Secure Remote Access

Comparing Remote Access Alternatives

In this article, we’ll run through some of the available alternatives for remote access. Which of them is best depends on your particular use case and environment. Is it a home or business setting? What type of remote access is needed? Is the purpose to allow an employee to work on his office computer from a remote location, or is the purpose to allow tech support located elsewhere to take control of a computer to help solve a technical problem?

Remote Access vs VPN

Virtual Private Networks (VPNs) are one of the most common ways that organizations grant remote access to employees. With a VPN, users are able to log into the corporate network from other locations. A VPN, however, doesn’t provide the same capabilities as a remote desktop solution. With a VPN, the device being used to access the network has to have some form of client software installed that allows it to work with the data being accessed on the network. With remote access solutions that utilize remote desktop services, the user has remote access not only to their data, but to their entire desktop – along with its computing power. Users can run the applications on their office computer using a laptop, tablet, or smartphone – from wherever in the world they happen to be. Moreover, clientless remote access solutions do all this without requiring installation of any software or plugins on the end user device.

Remote Access vs Remote Assistance

Remote access and remote assistance are similar in that both allow users to remotely operate another computer. Both require some form of remote desktop services to be installed and/or configured on the machine you plan to access.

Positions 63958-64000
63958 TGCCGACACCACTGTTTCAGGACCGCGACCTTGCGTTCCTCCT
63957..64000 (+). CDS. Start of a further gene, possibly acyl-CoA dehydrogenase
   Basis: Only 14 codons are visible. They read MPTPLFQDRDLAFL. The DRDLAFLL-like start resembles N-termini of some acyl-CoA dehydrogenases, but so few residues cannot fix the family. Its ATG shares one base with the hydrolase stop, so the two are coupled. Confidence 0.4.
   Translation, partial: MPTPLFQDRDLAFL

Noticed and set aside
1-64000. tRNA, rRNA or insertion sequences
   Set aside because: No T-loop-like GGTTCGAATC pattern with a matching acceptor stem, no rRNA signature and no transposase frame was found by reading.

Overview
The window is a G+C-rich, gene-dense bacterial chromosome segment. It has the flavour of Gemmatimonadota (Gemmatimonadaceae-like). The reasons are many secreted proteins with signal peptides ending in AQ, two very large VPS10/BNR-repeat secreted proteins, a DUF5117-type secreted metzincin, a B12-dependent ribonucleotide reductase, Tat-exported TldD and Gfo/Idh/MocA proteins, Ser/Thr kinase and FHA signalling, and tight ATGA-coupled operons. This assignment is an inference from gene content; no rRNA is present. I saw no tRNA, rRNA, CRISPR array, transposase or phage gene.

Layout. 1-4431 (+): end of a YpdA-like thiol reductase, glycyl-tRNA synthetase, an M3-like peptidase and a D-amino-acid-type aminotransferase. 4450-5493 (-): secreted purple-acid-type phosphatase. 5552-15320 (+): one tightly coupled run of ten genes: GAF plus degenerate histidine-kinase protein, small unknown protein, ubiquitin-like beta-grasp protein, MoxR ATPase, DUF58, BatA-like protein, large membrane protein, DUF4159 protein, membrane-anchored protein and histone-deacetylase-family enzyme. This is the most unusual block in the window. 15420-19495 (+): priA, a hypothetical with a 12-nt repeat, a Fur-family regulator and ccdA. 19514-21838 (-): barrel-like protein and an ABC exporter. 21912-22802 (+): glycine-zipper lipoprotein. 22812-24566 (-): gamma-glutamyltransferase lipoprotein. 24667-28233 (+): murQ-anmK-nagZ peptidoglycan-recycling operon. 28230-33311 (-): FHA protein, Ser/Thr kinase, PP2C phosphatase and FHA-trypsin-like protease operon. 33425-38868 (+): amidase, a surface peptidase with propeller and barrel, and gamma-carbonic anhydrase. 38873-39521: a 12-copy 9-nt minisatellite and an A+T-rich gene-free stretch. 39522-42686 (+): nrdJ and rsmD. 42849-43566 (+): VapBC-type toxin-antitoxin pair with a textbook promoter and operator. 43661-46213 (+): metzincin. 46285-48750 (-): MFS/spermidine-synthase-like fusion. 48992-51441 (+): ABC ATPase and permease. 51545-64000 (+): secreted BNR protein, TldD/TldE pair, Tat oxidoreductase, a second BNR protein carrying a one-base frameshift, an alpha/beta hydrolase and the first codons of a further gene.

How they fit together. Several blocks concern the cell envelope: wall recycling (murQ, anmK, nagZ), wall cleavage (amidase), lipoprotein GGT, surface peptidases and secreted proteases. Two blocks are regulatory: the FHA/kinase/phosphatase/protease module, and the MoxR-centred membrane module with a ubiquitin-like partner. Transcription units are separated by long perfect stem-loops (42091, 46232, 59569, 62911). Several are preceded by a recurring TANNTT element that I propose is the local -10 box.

Remote assistance is typically used in tech support type of situations. For instance, when a user is experiencing technical issues, he or she can grant a remote support technician permission to control the computer or laptop directly, rather than having tech support talk them through the necessary steps by telephone or chat. Generally speaking, remote assistance solutions require the user to grant permission to the remote support person in real-time, and both are able to view the computer screen simultaneously.

Remote access is more appropriate for users who need access to a computer that is located elsewhere; for instance, a telecommuter or a field representative. Remote access solutions do not require a user to be present at the other end to initiate the remote session. Instead, the user logs in independently to a pre-existing remote desktop account by entering their user name and password. There is a wide range of different types of remote access offerings on the market for both personal and corporate use, each offering different feature sets and with varying degrees of complexity, ease of use, security, and cost.


In summary, different remote access alternatives are best suited for different use cases, due to their divergent features and capabilities:

  • VPNs are most appropriate when all you are looking for is to access a network remotely in a fashion similar to the way you would access it locally.
  • Remote assistance is best suited for situations such as tech support, when you want to allow someone else to take control of your computer.
  • Remote access is what you need if you’re looking to work remotely on a physical or virtual desktop that is located elsewhere.


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Gerry Grealish

Gerry Grealish

Chief Marketing Officer | Ericom Software
Gerry is a security industry veteran, bringing over 20 years of Marketing and product experience in cybersecurity and related technologies. Responsible for marketing and business development, Gerry previously was at Symantec, where he was responsible for the go-to-market activities for the company’s Network Security portfolio. Prior to Symantec, Gerry was at Blue Coat, which he joined as part of Blue Coat’s acquisition of venture-backed CASB innovator, Perspecsys, where he was CMO.